The main rule of living kidney donation is volunteerism, regardless of any criteria. At Baskent University, protection of the donor from social, psychological, and health problems is paramount. Benefit-to-risk ratio and risk of transplant should be assessed for every case. Donors must be followed up, and remedies sought for failed criteria. The set of principles established by Prof. Haberal has been the basis of the Baskent University donation criteria, and we do not accept unrelated kidney transplant donors except in cases of cross-donation.
The Baskent University living related donor criteria are as follows.
(1) An informed consent form is clearly explained by professionals, and the donor candidates are provided sufficient decision time, the opportunity to withdraw from donation at any time before surgery, psychiatric support and evaluation, and mental and social support. Informed consent must also be signed by the donor’s spouse, if married.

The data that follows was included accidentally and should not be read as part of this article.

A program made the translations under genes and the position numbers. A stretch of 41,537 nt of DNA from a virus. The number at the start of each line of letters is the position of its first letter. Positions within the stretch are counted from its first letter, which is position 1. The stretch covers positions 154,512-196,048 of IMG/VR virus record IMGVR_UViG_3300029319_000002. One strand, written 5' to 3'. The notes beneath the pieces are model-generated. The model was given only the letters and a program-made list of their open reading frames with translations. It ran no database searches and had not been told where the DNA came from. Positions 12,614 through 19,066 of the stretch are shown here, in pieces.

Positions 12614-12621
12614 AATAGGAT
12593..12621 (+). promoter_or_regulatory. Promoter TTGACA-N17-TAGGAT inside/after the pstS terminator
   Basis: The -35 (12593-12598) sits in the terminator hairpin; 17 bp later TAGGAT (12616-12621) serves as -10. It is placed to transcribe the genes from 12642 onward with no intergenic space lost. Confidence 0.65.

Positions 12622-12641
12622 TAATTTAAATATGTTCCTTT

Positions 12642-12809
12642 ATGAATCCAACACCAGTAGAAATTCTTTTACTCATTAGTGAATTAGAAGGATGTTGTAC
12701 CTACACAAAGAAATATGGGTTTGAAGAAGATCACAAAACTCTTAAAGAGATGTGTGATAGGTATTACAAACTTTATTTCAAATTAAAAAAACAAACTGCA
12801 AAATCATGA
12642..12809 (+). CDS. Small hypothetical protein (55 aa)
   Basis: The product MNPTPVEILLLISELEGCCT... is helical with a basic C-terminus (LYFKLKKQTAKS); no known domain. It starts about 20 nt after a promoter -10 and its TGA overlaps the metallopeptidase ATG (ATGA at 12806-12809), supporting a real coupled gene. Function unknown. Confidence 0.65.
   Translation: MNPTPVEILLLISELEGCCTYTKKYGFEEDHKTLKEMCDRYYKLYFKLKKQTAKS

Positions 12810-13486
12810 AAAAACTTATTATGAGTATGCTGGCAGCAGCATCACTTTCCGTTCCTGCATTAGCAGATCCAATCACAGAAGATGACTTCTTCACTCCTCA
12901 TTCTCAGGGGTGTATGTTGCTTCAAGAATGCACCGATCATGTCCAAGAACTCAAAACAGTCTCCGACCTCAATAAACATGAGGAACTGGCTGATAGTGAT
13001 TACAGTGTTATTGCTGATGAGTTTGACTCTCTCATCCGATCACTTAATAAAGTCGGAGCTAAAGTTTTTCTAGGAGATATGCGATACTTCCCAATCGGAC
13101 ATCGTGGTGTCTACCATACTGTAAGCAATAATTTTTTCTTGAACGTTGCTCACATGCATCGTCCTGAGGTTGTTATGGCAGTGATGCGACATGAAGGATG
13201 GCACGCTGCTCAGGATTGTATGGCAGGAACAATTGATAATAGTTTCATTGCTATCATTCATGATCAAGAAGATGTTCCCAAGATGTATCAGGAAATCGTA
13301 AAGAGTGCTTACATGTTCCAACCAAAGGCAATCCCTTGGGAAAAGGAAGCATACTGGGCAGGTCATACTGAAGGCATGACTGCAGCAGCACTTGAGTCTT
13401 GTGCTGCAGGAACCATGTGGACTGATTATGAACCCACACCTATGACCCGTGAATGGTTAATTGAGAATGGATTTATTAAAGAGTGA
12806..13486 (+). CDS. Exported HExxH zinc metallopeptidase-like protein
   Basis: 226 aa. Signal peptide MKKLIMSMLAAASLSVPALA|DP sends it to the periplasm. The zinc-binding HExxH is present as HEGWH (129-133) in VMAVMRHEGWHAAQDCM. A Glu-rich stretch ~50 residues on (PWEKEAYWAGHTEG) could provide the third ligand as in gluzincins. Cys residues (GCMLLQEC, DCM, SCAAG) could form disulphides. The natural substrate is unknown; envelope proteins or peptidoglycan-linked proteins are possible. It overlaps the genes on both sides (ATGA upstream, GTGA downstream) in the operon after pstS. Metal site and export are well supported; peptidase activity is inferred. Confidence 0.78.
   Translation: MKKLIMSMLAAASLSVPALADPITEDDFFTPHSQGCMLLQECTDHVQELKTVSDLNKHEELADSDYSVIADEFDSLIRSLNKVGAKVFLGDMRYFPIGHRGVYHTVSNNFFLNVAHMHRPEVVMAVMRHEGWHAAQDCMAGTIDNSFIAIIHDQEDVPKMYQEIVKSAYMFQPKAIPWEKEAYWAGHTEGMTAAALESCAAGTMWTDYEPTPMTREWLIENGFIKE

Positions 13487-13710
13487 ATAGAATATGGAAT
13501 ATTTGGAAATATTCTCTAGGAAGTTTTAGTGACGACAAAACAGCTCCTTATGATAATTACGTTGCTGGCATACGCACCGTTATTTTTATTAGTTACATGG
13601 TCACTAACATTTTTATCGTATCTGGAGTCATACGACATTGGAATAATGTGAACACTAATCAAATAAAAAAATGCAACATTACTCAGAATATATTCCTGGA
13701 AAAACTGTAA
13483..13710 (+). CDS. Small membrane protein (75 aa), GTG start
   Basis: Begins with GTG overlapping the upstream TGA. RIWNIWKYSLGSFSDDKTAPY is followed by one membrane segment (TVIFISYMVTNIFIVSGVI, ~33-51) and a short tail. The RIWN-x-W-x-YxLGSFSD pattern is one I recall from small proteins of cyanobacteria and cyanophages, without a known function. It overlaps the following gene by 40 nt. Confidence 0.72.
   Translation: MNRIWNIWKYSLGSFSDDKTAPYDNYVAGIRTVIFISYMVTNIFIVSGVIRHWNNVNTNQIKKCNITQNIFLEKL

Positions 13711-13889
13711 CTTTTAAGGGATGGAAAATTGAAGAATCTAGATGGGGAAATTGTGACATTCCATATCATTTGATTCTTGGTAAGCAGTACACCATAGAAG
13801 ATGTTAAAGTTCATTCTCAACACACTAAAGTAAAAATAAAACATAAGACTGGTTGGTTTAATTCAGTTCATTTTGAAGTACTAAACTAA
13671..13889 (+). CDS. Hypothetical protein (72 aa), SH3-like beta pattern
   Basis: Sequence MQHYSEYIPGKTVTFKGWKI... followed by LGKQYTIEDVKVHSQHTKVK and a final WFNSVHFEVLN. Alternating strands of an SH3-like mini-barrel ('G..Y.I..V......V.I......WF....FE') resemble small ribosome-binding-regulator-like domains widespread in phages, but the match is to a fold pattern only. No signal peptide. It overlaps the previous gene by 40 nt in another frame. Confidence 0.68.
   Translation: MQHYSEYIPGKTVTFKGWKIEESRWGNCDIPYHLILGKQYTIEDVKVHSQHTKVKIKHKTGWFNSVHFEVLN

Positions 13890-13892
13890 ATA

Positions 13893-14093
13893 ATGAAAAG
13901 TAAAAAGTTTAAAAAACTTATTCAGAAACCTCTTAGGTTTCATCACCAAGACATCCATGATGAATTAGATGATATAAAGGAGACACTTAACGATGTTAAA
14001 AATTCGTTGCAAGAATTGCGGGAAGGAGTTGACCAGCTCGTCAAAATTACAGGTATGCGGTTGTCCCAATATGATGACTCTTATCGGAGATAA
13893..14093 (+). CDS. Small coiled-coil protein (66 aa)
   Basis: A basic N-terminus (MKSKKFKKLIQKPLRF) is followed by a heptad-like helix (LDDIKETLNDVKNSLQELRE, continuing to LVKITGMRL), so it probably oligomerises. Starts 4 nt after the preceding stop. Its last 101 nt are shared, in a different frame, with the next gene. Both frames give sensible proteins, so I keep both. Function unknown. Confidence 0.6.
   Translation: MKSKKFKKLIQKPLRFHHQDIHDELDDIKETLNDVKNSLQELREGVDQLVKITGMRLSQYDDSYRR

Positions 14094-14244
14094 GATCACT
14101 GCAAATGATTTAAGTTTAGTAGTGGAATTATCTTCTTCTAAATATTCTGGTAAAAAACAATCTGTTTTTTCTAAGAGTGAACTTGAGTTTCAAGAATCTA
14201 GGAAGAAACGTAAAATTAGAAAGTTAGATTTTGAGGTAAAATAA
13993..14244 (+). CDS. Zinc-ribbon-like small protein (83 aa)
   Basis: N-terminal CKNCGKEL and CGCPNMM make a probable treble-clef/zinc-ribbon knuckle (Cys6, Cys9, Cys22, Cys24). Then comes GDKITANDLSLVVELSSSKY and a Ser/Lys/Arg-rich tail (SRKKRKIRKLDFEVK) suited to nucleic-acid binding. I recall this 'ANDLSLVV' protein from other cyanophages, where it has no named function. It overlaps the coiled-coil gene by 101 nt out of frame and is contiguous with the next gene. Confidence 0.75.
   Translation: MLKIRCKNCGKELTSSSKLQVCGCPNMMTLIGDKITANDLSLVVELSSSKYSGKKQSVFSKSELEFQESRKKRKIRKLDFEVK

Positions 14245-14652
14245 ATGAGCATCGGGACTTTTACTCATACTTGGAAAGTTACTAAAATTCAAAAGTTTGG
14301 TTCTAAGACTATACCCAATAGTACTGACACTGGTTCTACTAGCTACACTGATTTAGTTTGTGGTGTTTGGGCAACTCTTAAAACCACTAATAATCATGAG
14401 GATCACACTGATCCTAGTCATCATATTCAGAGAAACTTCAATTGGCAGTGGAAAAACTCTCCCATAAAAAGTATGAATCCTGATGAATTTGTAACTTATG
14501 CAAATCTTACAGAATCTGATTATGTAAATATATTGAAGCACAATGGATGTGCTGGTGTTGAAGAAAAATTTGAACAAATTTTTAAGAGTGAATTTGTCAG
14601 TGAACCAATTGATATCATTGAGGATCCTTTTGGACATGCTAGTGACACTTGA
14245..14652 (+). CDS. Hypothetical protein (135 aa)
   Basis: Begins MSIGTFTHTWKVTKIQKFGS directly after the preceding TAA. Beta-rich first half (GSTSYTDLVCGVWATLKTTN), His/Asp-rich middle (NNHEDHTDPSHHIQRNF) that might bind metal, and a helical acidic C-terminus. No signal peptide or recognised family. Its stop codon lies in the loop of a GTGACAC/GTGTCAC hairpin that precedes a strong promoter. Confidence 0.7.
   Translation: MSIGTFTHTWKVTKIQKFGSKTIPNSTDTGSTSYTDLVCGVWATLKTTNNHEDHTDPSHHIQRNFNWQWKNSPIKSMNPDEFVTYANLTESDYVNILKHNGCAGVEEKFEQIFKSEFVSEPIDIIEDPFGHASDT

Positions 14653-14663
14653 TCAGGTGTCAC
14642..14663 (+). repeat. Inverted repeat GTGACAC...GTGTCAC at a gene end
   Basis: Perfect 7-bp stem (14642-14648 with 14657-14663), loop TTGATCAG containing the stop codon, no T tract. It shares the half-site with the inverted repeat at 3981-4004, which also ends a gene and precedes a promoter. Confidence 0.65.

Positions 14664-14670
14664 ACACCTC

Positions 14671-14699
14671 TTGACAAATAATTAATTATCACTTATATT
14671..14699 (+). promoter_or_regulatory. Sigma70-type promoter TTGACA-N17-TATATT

(2) Crossmatch tests for blood group and human leukocyte antigen compatibilities are performed at the immunology laboratory of the Baskent University transplantation team. High-risk recipient candidates who have high panel reactive antibody levels are assigned to the desensitization program under supervision of the Immunology Department and may only receive a transplant kidney after minimization of risks. Nephrological, cardiac, pulmonary, infectious, hematological, psychiatric, dental, radiological, and gynecological (if female) evaluations are meticulously applied prior to transplant.